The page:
Tiziana Terranova has a compelling counterpoint to popular theories about subcultural appropriation. She first presents the common wisdom, which portrays subcultural movements as originating in an authentic space outside of capitalism before being swooped down upon by corporate vultures and carried off to all and sundry for the purposes of profit. Believers in this theory posit that this typically occurs as a transfer of culture from the local to the global stage, ostensibly for the purpose of either creating a homogenized world or enclosing parts of every culture within the corporate structure, all roads leading to Rome, as it were. Terranova finds it more compelling to note that capital is in actuality never outside the manufacture of culture and that cultural flows, whether mainstream or underground, blossom within the larger capitalist structure, thus being by nature a part of it. In Marxian terms, it is labor that gives cultural contributions their value and so cultural valuation must be determined in terms of the labor that goes into its creation. Culture as feeder of wealth in corporate capitalism is not a new phenomenon unique to the digital economy, Terranova states. Rather, capitalism is vertically structured so that subcultural movements have nowhere to go, but toward proliferation into the mass consumer society. Success is defined as being able to reach the masses and few cultural producers strive for solitude. The subcultures themselves are built on the mainstreaming of earlier subcultures that have flowed through capitalism’s byways and thus they are borne of a symbiotic relationship from the outset with the capitalist system they may decry. “The fruits of collective cultural labor have been not simply appropriated, but voluntarily channeled and controversially structured within capitalist business practices,” says Terranova. A familiar artist’s lament is nostalgia for the days prior to the corrosive descent of success, as if it represented a more authentic period, but the exigencies of survival may well have pushed an artist to switch to a different form of labor besides cultural production had they not voluntarily engaged with corporations.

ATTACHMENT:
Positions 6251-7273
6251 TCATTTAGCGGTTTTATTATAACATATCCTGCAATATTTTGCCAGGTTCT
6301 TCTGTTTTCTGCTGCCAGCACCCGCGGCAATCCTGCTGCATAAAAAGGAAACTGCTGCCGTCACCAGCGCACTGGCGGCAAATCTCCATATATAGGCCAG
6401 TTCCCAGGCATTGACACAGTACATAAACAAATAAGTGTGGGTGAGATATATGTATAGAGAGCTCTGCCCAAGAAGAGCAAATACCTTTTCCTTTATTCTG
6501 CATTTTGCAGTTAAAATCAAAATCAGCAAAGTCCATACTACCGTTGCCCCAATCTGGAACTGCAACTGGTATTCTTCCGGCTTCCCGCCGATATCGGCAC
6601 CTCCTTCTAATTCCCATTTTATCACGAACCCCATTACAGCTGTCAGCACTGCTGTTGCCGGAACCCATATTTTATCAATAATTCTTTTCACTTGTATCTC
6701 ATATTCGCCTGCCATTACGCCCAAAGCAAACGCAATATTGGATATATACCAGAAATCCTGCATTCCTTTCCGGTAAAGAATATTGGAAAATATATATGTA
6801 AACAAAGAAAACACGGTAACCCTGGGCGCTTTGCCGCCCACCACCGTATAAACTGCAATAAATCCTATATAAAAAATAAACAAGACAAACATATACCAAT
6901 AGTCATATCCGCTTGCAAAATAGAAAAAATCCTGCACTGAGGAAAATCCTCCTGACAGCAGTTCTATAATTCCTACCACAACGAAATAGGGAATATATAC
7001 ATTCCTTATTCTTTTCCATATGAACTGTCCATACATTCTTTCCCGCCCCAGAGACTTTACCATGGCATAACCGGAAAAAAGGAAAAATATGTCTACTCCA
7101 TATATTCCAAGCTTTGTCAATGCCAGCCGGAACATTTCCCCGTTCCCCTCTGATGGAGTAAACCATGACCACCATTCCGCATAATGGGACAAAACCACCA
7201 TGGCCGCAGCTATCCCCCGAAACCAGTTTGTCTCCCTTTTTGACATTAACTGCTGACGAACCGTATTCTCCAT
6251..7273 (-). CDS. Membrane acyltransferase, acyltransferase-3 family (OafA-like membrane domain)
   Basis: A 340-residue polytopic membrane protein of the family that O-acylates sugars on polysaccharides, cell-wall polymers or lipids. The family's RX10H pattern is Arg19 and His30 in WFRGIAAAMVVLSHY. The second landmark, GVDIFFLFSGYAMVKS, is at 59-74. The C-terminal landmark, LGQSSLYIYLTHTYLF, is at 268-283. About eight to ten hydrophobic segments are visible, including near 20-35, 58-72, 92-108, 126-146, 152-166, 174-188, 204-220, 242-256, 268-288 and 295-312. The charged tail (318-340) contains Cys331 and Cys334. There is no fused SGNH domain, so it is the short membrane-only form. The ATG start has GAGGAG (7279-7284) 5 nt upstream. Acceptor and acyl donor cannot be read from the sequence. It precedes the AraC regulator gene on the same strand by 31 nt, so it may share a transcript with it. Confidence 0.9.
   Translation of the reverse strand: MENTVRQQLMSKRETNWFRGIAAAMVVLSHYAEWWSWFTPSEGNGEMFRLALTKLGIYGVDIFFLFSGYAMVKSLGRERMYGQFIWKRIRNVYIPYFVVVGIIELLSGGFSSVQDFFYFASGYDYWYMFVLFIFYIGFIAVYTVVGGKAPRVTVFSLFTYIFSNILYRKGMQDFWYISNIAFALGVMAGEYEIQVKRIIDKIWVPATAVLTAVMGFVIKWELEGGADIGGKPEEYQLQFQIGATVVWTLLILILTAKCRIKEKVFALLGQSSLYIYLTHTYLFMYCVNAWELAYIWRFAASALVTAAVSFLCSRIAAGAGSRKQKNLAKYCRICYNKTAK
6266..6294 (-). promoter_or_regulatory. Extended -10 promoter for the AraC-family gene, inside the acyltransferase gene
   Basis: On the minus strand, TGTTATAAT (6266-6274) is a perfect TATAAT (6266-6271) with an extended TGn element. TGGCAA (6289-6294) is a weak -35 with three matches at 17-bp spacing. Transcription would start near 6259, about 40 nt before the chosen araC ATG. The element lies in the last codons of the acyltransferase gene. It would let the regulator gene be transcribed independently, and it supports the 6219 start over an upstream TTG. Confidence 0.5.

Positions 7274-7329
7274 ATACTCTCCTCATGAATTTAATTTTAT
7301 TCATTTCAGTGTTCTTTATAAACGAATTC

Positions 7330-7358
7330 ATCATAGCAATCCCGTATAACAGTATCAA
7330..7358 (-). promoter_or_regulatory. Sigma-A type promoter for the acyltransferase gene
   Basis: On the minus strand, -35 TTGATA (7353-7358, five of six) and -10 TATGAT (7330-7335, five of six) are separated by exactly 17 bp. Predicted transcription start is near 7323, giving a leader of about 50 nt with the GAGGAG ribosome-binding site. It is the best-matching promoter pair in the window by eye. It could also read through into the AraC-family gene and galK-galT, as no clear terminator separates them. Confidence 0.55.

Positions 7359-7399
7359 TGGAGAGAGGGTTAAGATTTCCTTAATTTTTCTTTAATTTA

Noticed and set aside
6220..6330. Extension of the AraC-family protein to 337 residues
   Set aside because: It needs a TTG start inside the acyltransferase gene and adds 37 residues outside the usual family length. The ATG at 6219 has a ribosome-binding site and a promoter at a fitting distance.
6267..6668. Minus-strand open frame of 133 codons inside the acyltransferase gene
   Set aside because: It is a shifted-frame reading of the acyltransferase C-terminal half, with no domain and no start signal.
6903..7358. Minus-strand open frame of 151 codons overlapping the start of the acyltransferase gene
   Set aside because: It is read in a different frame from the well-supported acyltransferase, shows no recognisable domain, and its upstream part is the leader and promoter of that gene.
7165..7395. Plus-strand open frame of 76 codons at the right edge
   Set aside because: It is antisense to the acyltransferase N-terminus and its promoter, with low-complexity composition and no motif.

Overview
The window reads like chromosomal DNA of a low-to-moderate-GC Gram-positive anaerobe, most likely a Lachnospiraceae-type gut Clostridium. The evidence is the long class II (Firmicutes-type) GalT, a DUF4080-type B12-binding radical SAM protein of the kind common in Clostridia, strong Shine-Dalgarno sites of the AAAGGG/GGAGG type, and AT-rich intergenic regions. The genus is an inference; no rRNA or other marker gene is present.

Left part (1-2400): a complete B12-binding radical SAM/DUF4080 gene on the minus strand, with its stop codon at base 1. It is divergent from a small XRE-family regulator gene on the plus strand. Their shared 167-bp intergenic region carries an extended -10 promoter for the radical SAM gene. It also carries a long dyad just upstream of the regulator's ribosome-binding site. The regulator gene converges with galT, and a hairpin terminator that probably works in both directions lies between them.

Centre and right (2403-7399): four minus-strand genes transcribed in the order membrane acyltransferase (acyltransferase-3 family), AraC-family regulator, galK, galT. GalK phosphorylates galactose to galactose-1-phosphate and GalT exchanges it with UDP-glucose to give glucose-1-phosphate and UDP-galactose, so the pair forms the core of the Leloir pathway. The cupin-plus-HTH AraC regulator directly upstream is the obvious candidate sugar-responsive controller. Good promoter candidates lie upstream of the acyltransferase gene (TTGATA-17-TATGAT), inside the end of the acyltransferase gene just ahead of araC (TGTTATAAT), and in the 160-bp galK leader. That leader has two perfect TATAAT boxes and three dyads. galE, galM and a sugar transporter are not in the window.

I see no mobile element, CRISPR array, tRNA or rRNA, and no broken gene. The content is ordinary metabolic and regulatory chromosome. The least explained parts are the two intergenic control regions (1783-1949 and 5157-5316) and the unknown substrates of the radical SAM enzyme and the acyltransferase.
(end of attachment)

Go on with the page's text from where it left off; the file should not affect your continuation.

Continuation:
What interested me most in reading Terranova was her use and descriptions of the term “free labor” in the digital economy, which at first brush evoke the notion of virtual slavery, but I wonder how much its proponents are borrowing from the original Northern conception of free labor prevalent in the 1800s as a system that competed with slavery. Then as now entrepreneurialism was valorized and the idea of voluntary work to carve out one’s own patch of land (or in the modern sense, legion of followers or number of upvotes) was seen as meritorious. Also, then as now, labor was vulnerable to the exploitation of interests of more established capital.